Saranac Lake will welcome home Olympians with parade

Chris Mazdzer accepts his Olympic silver medal on Feb. 11 for the men's singles luge competition in Pyeongchang, South Korea. (Associated Press photo)

SARANAC LAKE — This village is throwing a parade to welcome local Olympians home from the Winter Games in Pyeongchang, South Korea.

Wednesday, March 21 is confirmed as the date of the parade, Jon Lundin, spokesman for the state Olympic Regional Development Authority, said Tuesday. It will begin at 5:30 p.m. As with post-Olympic parades in 2010 and 2014, local Olympians will ride on a float through downtown Saranac Lake to the Harrietstown Town Hall, where the event will move inside for “congratulatory messages” — i.e., speeches — and a chance for people to meet the Olympians and get their autographs, according to Lundin.

Lake Placid may hold a separate parade, but it has not yet been organized, Lundin said.

So far, four Olympians have confirmed they will attend the Saranac Lake parade:

¯ Chris Mazdzer, a three-time Olympic luger who grew up in Saranac Lake and won a silver medal in Pyeongchang — the first Olympic medal ever for an American in men’s singles luge

Local Olympians, from left, Lowell Bailey (obscured in back), John Napier, Bill Demong, Chris Mazdzer and Tim Burke wave to the crowd during a welcome home parade on March 6, 2010, in Saranac Lake after the Winter Olympics in Vancouver, Canada. (Enterprise photo — Mike Lynch)

¯ Tim Burke, a four-time Olympic biathlete who grew up in Paul Smiths and lives in Lake Placid

¯ Lowell Bailey, a four-time Olympic biathlete who grew up in and lives in Lake Placid

¯ Andrew Weibrecht, a three-time Olympic alpine skier who grew up in and lives in Lake Placid. He won a bronze medal at the 2010 Olympics and a silver at the 2014 games, both in Super-G.

Lundin said he is reaching out to other 2018 Olympians who have lived and/or trained in this area. For instance, the entire U.S. luge, bobsled and skeleton teams are based in Lake Placid, and all their athletes train there.

Lundin said the parade will also include local Olympians of the past — he hasn’t confirmed which ones will attend — staff from winter sports governing bodies and the U.S. Olympic Training Center in Lake Placid, as many children as possible from local sports and community organizations, local politicians, the Saranac Lake High School marching band, and the Saranac Lake and Lake Placid fire departments.

Local Olympians, from left, Peter Frenette, Lowell Bailey, Jamie Gruebel Poser and Tim Burke smile and wave to the crowd during a welcome-home parade March 26, 2014, in Saranac Lake after the Winter Olympics in Sochi, Russia. (Enterprise photo — Lou Reuter)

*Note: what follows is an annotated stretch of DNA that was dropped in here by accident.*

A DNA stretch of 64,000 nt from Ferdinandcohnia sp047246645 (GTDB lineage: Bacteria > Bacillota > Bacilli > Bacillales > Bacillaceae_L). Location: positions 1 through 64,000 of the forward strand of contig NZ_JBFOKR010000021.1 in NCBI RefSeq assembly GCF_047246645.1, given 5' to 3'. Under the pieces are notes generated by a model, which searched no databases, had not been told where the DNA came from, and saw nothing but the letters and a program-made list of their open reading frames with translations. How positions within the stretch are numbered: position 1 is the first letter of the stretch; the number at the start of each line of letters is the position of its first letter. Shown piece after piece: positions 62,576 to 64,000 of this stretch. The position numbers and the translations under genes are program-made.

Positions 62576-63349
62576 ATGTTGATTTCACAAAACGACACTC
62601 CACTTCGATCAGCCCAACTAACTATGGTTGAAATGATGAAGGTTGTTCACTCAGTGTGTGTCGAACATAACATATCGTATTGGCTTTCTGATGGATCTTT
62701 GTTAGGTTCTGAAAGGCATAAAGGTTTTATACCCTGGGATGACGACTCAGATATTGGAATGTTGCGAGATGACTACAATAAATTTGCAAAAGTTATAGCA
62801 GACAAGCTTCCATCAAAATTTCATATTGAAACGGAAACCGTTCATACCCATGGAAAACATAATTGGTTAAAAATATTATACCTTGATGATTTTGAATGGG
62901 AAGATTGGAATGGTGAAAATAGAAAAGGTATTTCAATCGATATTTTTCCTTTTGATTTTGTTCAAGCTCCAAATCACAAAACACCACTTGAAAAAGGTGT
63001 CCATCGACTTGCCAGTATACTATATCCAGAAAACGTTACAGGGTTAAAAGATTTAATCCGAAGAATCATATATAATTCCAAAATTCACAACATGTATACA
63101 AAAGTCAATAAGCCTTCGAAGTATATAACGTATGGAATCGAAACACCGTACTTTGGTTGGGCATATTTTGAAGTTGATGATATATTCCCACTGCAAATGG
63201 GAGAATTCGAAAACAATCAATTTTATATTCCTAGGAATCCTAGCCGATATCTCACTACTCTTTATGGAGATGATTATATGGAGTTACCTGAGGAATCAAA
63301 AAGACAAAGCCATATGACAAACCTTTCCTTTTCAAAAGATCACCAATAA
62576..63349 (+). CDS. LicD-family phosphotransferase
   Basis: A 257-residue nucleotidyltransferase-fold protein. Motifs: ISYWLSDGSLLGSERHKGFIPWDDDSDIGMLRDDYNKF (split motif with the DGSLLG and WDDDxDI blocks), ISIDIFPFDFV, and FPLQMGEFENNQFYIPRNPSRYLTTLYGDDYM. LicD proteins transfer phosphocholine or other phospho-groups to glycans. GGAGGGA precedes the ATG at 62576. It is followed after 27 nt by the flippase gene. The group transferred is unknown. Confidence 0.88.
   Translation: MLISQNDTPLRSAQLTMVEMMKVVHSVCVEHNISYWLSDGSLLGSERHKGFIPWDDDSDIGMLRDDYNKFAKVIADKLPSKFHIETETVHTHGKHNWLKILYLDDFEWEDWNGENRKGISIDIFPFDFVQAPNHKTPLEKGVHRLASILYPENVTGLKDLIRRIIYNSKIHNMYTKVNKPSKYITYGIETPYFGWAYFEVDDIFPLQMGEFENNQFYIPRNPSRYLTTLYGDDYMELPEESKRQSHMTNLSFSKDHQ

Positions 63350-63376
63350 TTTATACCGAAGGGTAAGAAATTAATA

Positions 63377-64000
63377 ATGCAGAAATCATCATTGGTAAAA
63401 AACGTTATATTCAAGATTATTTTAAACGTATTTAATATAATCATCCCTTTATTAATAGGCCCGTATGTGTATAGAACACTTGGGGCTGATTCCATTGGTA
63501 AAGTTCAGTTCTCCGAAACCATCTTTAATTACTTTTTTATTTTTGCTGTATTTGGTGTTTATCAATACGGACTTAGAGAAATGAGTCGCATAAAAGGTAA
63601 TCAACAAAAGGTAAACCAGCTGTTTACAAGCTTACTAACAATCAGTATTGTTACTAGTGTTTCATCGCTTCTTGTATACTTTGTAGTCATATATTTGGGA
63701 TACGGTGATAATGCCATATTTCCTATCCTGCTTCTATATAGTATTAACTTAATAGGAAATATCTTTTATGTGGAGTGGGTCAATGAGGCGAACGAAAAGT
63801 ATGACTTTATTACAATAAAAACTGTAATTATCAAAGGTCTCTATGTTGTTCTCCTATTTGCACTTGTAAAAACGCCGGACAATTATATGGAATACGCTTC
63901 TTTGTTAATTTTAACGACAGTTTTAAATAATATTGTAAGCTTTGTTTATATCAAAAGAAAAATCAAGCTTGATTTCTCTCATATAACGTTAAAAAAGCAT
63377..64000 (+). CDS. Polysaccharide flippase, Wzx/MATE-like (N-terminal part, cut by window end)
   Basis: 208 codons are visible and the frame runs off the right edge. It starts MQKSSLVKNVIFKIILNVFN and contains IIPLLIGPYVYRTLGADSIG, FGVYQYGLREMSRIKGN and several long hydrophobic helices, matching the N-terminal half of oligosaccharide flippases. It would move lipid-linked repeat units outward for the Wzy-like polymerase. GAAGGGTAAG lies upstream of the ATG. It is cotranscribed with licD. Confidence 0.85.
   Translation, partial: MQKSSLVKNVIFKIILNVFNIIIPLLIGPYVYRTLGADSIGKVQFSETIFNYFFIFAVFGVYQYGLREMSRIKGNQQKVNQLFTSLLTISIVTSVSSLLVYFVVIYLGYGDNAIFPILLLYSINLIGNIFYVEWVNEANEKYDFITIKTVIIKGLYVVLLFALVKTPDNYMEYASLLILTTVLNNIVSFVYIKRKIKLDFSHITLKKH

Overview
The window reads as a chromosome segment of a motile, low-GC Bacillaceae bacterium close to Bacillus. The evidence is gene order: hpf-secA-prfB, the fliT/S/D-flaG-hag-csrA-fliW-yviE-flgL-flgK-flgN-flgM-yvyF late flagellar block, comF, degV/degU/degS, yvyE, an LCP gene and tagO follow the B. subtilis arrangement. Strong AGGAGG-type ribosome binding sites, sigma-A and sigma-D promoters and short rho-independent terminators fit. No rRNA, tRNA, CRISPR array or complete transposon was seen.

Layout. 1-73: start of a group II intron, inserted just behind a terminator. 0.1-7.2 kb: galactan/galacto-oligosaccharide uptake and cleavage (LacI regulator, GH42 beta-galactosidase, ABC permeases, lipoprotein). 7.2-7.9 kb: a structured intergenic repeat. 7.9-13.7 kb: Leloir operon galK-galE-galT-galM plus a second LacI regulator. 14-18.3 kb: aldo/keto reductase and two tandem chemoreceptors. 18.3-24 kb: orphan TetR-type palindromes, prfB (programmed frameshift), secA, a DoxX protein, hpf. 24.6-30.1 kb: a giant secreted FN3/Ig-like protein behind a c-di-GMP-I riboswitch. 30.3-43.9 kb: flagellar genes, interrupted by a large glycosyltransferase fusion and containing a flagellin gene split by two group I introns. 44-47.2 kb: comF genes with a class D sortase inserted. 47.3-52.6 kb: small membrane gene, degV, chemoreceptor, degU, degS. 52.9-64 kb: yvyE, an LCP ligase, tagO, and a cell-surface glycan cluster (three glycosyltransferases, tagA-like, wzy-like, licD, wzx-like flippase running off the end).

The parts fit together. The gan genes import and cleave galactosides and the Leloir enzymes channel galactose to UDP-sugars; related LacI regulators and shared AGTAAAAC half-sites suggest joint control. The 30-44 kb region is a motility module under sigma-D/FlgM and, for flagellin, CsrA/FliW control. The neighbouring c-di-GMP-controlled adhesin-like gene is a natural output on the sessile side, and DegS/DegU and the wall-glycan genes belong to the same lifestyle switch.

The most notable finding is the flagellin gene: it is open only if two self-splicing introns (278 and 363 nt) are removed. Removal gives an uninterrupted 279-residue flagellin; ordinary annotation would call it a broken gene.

At one point NBC’s “Today” show was interested in sending a crew to Saranac Lake to cover the village welcoming Mazdzer home after his historic achievement, according to Carrie Gentile, communications coordinator for the Regional Office of Sustainable Tourism. As time passed, however, the show decided not to do so, Gentile said. “Today” did send a producer and a camera crew to cover hundreds of people watch Mazdzer race in the Olympic luge team relay Feb. 15.

The committee organizing the Saranac Lake parade consists of Mazdzer’s mother Marty Lawthers, Kelly Morgan of the Saranac Lake Women’s Civic Chamber, Eric Wilson of Good Guy Productions, Saranac Lake village Manager John Sweeney — whose niece Emily Sweeney competed in these Olympics in luge — ORDA Vice President Jeffery Byrne and Lundin.

Olympics in the House

Meanwhile, northern New York Congresswoman Elise Stefanik used her position to congratulate North Country Olympians on the floor of the U.S. House of Representatives.

Speaking in the Capitol in Washington Tuesday, Stefanik, R-Willsboro, noted that the silver-medal-winning U.S. women’s bobsled team trained in Lake Placid in New York’s 21st Congressional District, which she represents. But the Olympian she singled out by name was “Saranac Lake’s very own Chris Mazdzer.”

“Chris trained tirelessly at the Olympic Training Center in Lake Placid, and I know he’s inspired the next generation of NY-21 athletes from across our region,” Stefanik said. “Chris, the North Country has been buzzing with excitement since the Winter Games began, and seeing you on the podium was an incredible moment for us all. Congratulations to Chris and to all our Olympians who showed the world just what the North Country has to offer.”